Touchpoint of View: From workwear to workwear - Where are we now?
Earlier this year, we told about our project to develop a new high-quality recycled workwear material together with Klopma/TDV and Rester. In the project, old work clothes are collected from Touchpoint's customers, Rester Oy recycles them into new recycled textile fiber, and Klopman/TDV is responsible for fabric production. The closed-loop of workwear has been our vision for a long time and now we have taken concrete steps towards it. When the goal is to develop workwear fabrics and clothes that meet the highest quality and durability standards, many things must be considered in the project. Now we'll open a bit about where we're going now in the project.
When we started, we chose the target materials based on sustainable development. From the customer's point of view, flexible quality would have been the most interesting, but since we are dealing with a completely new product development raw material, we want to ensure the best possible quality of the basic raw materials. In addition, elastane in clothes significantly weakens their recyclability. In the end, we chose a couple of alternative target materials, with the goal of getting bond and strength.
What have been taken into account and ensured during the progress of the project?
What kind of raw material:
• fiber quality
• fiber length
• fiber color
• fiber strength and durability
• suitability for yarn production.
We did several test experiments on production batches of different fibers, from which the best possible mechanically fiberized raw material (from recyclable materials) was selected. The properties of the fiber spun into yarn are affected by many things, such as the temperature and humidity during the Rester process.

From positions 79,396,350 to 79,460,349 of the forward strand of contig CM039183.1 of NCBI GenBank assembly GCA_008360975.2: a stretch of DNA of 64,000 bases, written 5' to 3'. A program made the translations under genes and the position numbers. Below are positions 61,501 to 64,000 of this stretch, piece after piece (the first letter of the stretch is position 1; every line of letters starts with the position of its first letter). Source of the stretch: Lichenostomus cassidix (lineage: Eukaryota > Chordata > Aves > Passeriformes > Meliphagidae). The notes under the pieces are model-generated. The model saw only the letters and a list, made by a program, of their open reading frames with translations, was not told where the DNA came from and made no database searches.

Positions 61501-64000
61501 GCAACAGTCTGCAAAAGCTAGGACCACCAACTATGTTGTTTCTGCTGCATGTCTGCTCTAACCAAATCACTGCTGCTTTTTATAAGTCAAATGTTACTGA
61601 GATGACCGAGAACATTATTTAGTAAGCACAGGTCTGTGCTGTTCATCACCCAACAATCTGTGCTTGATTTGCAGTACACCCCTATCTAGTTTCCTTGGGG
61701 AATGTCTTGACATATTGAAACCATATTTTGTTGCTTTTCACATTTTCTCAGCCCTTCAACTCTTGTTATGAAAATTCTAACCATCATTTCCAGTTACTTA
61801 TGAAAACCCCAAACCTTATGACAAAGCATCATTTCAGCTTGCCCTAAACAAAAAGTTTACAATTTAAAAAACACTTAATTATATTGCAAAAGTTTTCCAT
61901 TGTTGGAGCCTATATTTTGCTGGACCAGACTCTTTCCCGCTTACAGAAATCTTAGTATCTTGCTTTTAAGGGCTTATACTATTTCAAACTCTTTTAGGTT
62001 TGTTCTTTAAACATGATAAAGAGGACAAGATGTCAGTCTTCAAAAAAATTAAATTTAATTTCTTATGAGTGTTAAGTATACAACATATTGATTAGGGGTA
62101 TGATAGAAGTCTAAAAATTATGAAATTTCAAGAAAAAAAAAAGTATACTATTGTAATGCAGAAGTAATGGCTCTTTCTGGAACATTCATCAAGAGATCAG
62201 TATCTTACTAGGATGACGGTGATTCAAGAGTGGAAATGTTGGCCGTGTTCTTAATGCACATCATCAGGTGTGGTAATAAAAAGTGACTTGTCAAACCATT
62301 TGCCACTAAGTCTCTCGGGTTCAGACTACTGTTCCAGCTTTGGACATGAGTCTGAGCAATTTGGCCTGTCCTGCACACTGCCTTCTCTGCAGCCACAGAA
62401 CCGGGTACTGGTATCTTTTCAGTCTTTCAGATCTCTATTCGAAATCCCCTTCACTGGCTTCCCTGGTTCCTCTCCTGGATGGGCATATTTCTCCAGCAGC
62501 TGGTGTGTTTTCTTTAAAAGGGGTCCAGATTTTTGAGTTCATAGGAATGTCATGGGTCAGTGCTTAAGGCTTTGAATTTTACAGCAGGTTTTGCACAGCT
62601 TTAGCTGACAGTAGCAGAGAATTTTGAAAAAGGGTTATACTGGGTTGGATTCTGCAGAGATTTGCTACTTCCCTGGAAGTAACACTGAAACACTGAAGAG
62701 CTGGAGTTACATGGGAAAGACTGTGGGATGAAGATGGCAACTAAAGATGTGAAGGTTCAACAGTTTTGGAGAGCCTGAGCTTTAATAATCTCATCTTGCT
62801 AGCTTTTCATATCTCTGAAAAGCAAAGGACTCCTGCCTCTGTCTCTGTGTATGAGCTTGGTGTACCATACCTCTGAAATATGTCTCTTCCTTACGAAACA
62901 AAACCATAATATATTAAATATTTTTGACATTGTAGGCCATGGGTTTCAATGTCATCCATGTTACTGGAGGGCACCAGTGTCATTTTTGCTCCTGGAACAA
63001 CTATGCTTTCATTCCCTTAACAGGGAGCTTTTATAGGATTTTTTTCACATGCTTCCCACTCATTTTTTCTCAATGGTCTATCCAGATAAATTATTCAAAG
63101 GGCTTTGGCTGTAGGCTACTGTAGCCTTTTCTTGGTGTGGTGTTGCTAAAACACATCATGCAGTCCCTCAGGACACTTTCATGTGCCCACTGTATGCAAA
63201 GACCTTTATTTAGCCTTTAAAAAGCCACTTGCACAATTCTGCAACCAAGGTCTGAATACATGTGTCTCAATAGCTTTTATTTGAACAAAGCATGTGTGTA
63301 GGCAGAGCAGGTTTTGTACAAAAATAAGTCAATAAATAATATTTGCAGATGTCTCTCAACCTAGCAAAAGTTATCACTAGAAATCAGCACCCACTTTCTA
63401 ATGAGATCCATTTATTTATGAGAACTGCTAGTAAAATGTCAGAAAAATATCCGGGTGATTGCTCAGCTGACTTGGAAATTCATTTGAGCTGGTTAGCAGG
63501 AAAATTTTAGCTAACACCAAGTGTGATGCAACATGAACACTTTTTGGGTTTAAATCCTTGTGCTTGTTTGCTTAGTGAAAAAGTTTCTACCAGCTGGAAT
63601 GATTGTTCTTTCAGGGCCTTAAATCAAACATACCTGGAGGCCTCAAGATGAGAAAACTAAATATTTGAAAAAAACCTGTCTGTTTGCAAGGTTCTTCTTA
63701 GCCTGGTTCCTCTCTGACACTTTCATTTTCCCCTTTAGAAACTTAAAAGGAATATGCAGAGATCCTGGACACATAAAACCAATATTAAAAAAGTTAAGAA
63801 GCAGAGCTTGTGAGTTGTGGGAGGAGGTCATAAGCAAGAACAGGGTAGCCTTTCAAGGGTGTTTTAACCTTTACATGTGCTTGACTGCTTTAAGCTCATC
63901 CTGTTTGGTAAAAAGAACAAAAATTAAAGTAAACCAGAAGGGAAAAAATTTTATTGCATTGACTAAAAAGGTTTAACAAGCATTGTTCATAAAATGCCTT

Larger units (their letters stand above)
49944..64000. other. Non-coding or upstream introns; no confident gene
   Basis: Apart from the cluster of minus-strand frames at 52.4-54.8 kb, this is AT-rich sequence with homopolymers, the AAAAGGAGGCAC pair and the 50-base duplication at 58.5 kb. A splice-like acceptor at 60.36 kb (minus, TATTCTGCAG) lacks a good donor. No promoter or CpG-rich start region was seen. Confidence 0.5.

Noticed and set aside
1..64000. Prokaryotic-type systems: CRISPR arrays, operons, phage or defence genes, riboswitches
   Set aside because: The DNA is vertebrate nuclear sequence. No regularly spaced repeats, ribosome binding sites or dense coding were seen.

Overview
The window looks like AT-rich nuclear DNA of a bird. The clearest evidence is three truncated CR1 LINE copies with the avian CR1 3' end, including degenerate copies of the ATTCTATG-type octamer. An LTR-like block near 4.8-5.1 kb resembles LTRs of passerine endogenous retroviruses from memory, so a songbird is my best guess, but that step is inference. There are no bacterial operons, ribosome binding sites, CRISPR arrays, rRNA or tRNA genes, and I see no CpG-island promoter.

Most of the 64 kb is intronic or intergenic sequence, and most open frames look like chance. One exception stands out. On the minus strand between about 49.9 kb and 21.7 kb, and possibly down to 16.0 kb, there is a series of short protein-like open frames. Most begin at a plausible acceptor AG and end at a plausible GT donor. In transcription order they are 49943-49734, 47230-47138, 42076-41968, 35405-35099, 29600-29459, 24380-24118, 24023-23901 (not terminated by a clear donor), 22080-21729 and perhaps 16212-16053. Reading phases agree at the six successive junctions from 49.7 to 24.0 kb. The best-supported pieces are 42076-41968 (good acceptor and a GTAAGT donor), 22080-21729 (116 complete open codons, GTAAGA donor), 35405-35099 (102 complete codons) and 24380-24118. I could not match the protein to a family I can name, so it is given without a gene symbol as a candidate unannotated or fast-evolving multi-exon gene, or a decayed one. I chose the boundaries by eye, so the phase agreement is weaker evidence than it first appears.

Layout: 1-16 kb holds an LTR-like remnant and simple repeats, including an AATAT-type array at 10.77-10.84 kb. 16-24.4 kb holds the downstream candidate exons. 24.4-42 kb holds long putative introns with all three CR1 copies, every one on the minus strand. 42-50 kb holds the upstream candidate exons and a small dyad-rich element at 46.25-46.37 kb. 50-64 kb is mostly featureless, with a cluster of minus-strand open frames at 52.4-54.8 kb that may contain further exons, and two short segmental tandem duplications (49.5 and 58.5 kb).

Properties of the yarn to be produced:
• fiber density of the yarn
• fiber length
• thread helix
• yarn durability
• fiber content of the yarn
• Which fiber combination gives the best result
• which is the amount of recyclable fiber content relative to other fibers
Regarding the properties of the yarn, we have done several yarn tests before we can spun the yarn. When the yarn is ready and tested, we can weave the fabric itself. In the production of the material, composition tests have been carried out with different weft and warp thread counts. The material is also tested for technical properties, e.g. abrasion resistance and shrinkage.
Choosing the partner for the to create a cost-effective material has also required a lot of choices and decisions. In terms of schedule, each phase has taken more time in the project than we estimated at the beginning, but we want to offer the market a functional and ecological material!
What challenges have arisen in the project?
• Covid (we propably don’t need to explain this further)
• The demand for recycled polyester in the market has grown explosively: the challenges are availability, schedules, and freight prices
• The demand for recycled fabric qualities has increased, which in turn has brought many new operators to the market
Quite a project, isn't it! There is so much to consider when making the material socially and ecologically sustainable and yet cost-effective! Our goal is to have our new closed-loop fabric ready next year, so stay tuned!